Confronting my P-Bullies {Part 3}

People-Pleasing, Perfectionism, Performancism, and Procrastination.

The journey of confronting my p-bullies continues today as I consider performancism (because of course, we have to save procrastination for last).

Wait. What in the world is performancism? Surely, this can’t even be a real word. It has that squiggly red line underneath it and everything. Performancism? Really.

Performancism is not the same thing as strong work ethic. Nor is it practicing a skill to master. Just as workaholism is not merely working hard but an actual addiction to work, Performancism is a compulsive, insatiable craving for achievement.

Well…I guess when you put it that way.

That’s me.

Perhaps more than the people-pleasing and perfectionism, I am a performer–a creator, an accomplisher, a do-er of tasks and to do lists, a dreamer, an actualizer. I perform, and I perform well.

And when I can’t perform… I’m a complete and total mess.

I’ve often been told that I need to take a break, take a vacation, relax, and do nothing. But my mind quickly responds, “Do Nothing? How can I just do nothing?”

My husband and children plead with me, “Sit down. Just be with us.” And my mind quickly responds, “How can I just be? Being is a waste of time. There is so much to do. Let’s do something as a family and stop sitting around doing nothing.”

I must do. This is what defines me. This is who I am.

In his book, Me, Myself, and Bob, Phil Vischer of VeggieTales said it best:

I had grown up drinking a dangerous cocktail–a mix of the gospel, the Protestant work ethic, and the American dream. My eternal value was rooted in what I could accomplish. My role here on earth was to dream up amazing things to do for God.

I knew I liked VeggieTales.

But to the doing and accomplishing.

It began in my teenage years. Involved in every activity. Finding fulfillment and contentment in the accomplishments, the ability to manage it all, and to still be successful. Cheerleader. Football Player. Lead dancer or actress in a theater production. Captain of the Basketball team. And the awful list continues.

Then into College–working multiple jobs, choreographing for the theater department, volunteering for ministries, and still having time to pursue excellence in my studies.

Excellence. That was the root of it. I wanted to be excellent.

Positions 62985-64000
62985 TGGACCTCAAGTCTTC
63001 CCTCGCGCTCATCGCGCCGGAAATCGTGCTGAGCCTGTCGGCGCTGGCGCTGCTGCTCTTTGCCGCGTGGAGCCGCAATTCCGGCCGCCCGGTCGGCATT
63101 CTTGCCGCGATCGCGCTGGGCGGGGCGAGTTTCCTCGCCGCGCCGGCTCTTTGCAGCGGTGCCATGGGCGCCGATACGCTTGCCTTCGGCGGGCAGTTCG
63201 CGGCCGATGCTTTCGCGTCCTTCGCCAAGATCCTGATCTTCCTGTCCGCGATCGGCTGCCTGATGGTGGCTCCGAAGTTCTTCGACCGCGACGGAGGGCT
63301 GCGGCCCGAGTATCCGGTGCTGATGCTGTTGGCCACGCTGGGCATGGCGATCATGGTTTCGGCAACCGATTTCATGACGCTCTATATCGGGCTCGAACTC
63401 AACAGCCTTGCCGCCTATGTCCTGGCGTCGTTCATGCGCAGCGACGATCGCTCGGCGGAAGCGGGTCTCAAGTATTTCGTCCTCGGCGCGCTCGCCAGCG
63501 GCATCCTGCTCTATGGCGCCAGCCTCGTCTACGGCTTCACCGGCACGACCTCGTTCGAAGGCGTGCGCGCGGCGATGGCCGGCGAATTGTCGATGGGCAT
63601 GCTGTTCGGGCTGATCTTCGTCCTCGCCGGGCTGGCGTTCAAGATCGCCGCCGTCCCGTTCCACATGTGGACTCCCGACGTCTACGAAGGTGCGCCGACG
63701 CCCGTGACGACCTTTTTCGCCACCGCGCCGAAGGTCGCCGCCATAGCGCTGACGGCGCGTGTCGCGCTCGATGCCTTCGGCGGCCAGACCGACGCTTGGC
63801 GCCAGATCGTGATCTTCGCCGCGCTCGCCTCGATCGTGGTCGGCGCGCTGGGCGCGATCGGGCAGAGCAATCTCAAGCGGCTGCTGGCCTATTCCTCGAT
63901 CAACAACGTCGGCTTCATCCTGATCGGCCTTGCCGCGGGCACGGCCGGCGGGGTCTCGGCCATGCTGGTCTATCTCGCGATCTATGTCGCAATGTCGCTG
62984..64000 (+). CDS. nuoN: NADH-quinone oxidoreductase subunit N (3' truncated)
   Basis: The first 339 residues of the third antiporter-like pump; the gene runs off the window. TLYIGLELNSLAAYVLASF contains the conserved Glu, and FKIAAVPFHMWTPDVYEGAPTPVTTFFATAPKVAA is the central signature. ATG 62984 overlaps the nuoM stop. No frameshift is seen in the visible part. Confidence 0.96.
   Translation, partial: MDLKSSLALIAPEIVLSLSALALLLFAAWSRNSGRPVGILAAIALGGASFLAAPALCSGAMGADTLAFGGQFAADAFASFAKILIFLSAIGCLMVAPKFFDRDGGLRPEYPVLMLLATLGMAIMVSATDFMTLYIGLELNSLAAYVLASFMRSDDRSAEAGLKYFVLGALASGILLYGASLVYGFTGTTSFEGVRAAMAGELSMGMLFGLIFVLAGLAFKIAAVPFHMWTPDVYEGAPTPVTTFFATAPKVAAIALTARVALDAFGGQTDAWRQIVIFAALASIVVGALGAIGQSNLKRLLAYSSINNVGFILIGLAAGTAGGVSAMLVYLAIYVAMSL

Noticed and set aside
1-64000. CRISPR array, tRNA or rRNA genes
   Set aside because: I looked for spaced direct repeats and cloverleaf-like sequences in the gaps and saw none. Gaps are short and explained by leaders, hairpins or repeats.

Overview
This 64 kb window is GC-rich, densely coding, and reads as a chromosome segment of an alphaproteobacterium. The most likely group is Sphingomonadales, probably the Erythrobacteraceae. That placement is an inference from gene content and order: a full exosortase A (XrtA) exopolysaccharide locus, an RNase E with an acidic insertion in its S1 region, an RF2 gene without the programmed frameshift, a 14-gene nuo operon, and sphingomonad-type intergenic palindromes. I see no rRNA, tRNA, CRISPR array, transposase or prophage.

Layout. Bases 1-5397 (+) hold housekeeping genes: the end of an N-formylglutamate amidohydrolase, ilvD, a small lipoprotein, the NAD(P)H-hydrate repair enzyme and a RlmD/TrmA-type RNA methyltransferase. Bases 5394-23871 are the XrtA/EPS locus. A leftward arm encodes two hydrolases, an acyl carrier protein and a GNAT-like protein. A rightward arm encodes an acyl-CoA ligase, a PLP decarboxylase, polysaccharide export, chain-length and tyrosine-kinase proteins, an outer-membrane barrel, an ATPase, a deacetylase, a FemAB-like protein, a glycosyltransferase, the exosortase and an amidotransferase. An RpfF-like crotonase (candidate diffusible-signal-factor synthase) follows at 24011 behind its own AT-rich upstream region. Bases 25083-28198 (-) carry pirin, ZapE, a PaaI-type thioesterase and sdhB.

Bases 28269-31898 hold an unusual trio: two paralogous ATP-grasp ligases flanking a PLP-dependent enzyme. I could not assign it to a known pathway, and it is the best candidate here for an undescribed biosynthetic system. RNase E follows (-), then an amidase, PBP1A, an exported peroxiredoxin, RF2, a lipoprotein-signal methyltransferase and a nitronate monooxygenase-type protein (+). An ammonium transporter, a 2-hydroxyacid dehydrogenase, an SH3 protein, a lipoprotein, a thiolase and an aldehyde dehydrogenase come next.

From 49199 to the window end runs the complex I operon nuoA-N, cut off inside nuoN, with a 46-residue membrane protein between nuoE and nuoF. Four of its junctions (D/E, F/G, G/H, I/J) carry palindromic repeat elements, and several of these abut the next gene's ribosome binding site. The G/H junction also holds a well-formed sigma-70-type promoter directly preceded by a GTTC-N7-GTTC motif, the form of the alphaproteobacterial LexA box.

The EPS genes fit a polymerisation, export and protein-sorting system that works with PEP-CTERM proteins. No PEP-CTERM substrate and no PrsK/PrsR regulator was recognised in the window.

That’s what God had called me to be right? To be excellent in all that I did, doing it all for the glory of God.

Yes. I would be excellent in all things, and I would do great and amazing things for God. I would finish my degree, travel the world sharing the gospel, start a non-profit organization saving the lives of orphans and leading them to Christ, all while publishing great books, practicing law, learning new languages (so I could translate the Bible of course), meeting the amazing and perfect man of my dreams, and mothering  the most beautiful and Christ-like children, whom I would then homeschool from our hut in a Zimbabwe village, where we were planting a church and eradicating HIV/AIDS.

I would do great things for God.

Great things FOR God? When did my life become about doing great things for God, as if he needed me at all? Why do we think that we must do?

Please hear me. I am in no way rejecting God’s desire for us to love, serve, and obey him. But our lives are not defined by our great accomplishments for his kingdom. Rather, we are defined in His eyes, by the grace that cleanses us white as snow, and by our obedience as we take up our cross daily and follow him. This is true excellence.

So, daily I am challenged. Challenged to take a deep breath, reflect on the present, and just be.

Be still. Be still and know that he is God. Be still and let go of the future. Be still and trust. Be.

The spiritual discipline of being.

No more accomplishments. No more performancism. Just being.

Ditch your “human doing” status, and reclaim your “human being” birthright.


{Share Today} Please share in the comments today:

  • In what areas of your life are you striving for accomplishments?
  • How is performancism impacting your relationships?
  • Do your to-do lists, success stories, and accomplishments define you?
  • What brave step are you taking to confront this bully?

Cure-for-the-Perfect-Life-COVER-1000-x-1545-662x1024This series is derived from and inspired by The Cure for the Perfect Life by Kathi Lipp and Cheri Gregory.

{Read Chapter 1} You can get a taste of this fabulous book by downloading and reading chapter 1 Here.

{Buy the Book} Get your own copy of this amazing book, Here.

Remember, check back next Monday for “Confronting my P-Bullies {Part 4},” as we continue this #braverliving rebellion.

For those of you who missed it, here is {Part 1} of this series.

Mary 🙂

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2 thoughts on “Confronting my P-Bullies {Part 3}

  1. Pingback: Confronting my P-Bullies {Part 4} | Super Woman Syndrome

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